Louis Proyect lnp3 at panix.com
Sun Jan 19 10:46:09 MST 2003

(An informative article. However, it really does not explain why it is 
important to save the minnow, merely the latest version of the Snail Darter 
or the Spotted Owl. These species are worth preserving because they 
represent key elements in the food chain, either at the bottom with the 
minnow and the Snail Darter, or at the top with the Spotted Owl. If the 
capitalist developers have their way, the only species alive 50 years from 
now will be pigeons, crows and squirrels, etc. that can be viewed from 
air-conditioned houses in the arid southwest.)

NY Times, Jan. 19, 2003
Albuquerque Case Pits Thirst Against Fish

ALBUQUERQUE, Jan. 16 — A three-inch-long endangered fish is standing 
between this city and its plans for a well-watered future.

The fish, the silvery minnow, native to the Rio Grande, has been the 
subject of years of court battles. But now a federal appeals court is about 
to decide whether, to save the fish, Albuquerque must give up drinking 
water it has set aside behind a federal dam for the years ahead.

The case poses the most direct confrontation yet between the Endangered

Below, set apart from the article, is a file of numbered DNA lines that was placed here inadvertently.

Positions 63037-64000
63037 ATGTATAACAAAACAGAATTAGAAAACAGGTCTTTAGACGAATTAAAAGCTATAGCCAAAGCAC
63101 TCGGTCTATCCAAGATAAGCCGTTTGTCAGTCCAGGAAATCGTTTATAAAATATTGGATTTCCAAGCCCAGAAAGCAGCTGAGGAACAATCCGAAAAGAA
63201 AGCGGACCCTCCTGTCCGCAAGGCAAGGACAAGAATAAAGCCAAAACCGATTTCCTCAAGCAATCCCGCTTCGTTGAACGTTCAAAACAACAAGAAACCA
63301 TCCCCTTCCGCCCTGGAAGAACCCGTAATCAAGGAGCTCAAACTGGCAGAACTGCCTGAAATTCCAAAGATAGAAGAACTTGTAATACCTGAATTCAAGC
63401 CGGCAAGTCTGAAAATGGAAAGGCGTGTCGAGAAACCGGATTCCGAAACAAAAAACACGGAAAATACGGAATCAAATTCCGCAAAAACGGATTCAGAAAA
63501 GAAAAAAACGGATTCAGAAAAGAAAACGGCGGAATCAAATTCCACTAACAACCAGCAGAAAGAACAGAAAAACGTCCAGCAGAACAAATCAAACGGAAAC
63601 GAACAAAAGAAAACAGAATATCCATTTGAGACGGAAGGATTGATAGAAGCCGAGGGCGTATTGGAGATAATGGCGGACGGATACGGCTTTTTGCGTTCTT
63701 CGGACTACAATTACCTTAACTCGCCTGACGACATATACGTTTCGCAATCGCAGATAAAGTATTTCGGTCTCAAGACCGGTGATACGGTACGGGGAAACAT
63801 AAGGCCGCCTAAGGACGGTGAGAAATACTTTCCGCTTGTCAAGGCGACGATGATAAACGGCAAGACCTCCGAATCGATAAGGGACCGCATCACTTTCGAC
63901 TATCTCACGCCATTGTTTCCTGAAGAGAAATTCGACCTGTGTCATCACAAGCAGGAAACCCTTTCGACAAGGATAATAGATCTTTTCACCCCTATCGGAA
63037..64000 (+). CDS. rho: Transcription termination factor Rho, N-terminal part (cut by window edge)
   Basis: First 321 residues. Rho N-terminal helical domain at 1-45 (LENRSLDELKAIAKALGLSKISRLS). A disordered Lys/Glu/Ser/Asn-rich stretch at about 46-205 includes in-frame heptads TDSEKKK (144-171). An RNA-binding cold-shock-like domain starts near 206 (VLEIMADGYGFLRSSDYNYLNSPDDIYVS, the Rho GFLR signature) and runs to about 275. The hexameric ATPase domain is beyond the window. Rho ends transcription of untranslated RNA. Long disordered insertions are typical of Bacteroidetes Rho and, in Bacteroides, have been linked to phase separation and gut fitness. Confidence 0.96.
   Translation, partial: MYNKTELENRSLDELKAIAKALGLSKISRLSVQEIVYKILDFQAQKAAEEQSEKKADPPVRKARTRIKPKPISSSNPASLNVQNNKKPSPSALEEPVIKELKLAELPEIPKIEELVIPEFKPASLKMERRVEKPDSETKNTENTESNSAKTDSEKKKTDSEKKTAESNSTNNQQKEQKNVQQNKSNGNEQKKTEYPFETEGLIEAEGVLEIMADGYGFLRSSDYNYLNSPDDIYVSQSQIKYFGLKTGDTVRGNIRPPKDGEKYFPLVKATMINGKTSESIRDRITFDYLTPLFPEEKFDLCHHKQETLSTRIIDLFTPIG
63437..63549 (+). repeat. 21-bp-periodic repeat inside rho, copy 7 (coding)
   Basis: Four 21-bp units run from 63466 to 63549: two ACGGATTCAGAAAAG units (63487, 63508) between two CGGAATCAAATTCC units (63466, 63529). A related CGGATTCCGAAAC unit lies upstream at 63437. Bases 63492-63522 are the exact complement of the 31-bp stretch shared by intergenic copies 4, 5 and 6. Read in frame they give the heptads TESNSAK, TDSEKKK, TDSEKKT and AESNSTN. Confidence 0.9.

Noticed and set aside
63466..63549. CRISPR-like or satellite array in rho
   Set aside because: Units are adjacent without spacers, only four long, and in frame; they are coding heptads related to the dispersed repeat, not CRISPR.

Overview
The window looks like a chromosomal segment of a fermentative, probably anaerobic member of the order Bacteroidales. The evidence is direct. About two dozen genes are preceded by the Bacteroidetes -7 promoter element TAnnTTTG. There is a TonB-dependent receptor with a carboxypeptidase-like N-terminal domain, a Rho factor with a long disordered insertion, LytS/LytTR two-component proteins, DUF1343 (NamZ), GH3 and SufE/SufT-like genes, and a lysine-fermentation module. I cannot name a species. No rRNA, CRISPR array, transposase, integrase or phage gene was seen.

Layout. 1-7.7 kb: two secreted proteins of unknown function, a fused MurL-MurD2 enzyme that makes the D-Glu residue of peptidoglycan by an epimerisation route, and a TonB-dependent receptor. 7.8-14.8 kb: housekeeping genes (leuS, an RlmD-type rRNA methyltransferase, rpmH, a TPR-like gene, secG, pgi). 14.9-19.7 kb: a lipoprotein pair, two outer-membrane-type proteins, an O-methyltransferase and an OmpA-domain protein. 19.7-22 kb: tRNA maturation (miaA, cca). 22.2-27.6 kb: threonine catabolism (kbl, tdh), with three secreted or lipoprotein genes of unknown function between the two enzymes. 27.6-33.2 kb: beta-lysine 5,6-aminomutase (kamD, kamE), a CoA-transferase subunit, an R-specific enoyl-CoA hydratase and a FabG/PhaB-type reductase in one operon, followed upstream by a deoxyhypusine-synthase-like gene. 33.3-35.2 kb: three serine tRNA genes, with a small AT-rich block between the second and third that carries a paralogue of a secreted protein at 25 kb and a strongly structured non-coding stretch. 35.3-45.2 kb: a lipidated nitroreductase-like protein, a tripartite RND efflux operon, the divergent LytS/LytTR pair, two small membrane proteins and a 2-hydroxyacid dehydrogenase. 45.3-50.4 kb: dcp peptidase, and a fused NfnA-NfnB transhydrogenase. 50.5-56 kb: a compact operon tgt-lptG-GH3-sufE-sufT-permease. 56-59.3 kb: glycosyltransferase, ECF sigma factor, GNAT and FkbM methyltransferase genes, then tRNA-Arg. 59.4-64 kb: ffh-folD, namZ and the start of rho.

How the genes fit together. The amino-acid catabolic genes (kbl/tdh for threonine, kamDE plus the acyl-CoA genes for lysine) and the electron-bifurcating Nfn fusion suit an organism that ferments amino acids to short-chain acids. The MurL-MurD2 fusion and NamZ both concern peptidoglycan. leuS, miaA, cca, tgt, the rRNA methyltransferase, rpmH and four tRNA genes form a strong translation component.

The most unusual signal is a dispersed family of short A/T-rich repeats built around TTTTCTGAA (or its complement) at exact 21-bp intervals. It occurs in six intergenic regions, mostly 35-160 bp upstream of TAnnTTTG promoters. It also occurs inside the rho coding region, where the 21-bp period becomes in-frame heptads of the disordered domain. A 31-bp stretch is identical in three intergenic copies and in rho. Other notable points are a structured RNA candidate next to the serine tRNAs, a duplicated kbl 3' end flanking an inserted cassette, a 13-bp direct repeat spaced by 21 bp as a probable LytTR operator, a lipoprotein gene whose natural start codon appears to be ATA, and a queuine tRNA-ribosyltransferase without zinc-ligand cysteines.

Species Act, which ranks the protection of threatened animals and plants 
above human needs, and the water rights held by cities like Albuquerque in 
Western states where water is becoming increasingly scarce.

Among the states that have joined with the city of Albuquerque and the 
State of New Mexico in asking the court to reserve the water for people are 
Colorado, Idaho, South Dakota, Oklahoma, Nebraska and Wyoming. Their 
actions reflect wide expectation that the ruling could have broad 
implications, with a potential impact on scores of federal water projects 
and endangered species in 17 Western states.

The mayor of Albuquerque, Martin Chavez, says the case involves "the 
highest stakes imaginable" for his city, whose rights to the water stored 
behind the dam date back to a 1962 contract with the federal government. 
The city now relies wholly on water pumped from the ground at rates that 
cannot be sustained. But under a $200 million transition plan that would 
leave the city using ground water as a small part of its supply, the water 
behind the dam would become essential.

Environmentalists who are challenging the city, however, say the water 
right is not absolute and can be superseded by the need to address the 
threat to the fish, once the most plentiful in the river. Like the flow of 
the Rio Grande itself, the minnow's numbers have dwindled, to the point 
where experts say the fish will not survive in the wild if the river, 
heavily tapped by farmers and others and now stricken by drought, is 
allowed to go dry. The river nearly did go dry this fall along a 60-mile 
stretch south of Albuquerque, which is the most critical habitat for 
survival of the minnow.

full: http://www.nytimes.com/2003/01/19/national/19WATE.html

Louis Proyect, Marxism mailing list: http://www.marxmail.org

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